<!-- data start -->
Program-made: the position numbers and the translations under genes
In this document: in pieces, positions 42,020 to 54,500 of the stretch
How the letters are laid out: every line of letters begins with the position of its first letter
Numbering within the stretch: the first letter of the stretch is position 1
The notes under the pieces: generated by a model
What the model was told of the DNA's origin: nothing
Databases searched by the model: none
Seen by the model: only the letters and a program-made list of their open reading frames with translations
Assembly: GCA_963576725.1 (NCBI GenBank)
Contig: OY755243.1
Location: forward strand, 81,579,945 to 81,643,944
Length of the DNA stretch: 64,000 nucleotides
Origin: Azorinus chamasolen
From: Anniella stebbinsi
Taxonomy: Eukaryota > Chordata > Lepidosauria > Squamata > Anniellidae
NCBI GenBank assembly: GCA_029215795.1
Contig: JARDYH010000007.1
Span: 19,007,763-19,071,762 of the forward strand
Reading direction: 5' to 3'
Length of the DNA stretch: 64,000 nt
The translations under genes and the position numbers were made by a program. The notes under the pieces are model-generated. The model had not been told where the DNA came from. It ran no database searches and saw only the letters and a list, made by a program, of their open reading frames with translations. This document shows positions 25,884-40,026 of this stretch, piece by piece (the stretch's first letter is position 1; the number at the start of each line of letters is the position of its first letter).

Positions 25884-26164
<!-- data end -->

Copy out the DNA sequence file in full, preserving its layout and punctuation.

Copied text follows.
Program-made: the position numbers and the translations under genes
In this document: in pieces, positions 42,020 to 54,500 of the stretch
How the letters are laid out: every line of letters begins with the position of its first letter
Numbering within the stretch: the first letter of the stretch is position 1
The notes under the pieces: generated by a model
What the model was told of the DNA's origin: nothing
Databases searched by the model: none
Seen by the model: only the letters and a program-made list of their open reading frames with translations
Assembly: GCA_963576725.1 (NCBI GenBank)
Contig: OY755243.1
Location: forward strand, 81,579,945 to 81,643,944
Length of the DNA stretch: 64,000 nucleotides
Origin: Azorinus chamasolen
From: Anniella stebbinsi
Taxonomy: Eukaryota > Chordata > Lepidosauria > Squamata > Anniellidae
NCBI GenBank assembly: GCA_029215795.1
Contig: JARDYH010000007.1
Span: 19,007,763-19,071,762 of the forward strand
Reading direction: 5' to 3'
Length of the DNA stretch: 64,000 nt
The translations under genes and the position numbers were made by a program. The notes under the pieces are model-generated. The model had not been told where the DNA came from. It ran no database searches and saw only the letters and a list, made by a program, of their open reading frames with translations. This document shows positions 25,884-40,026 of this stretch, piece by piece (the stretch's first letter is position 1; the number at the start of each line of letters is the position of its first letter).

Positions 25884-26164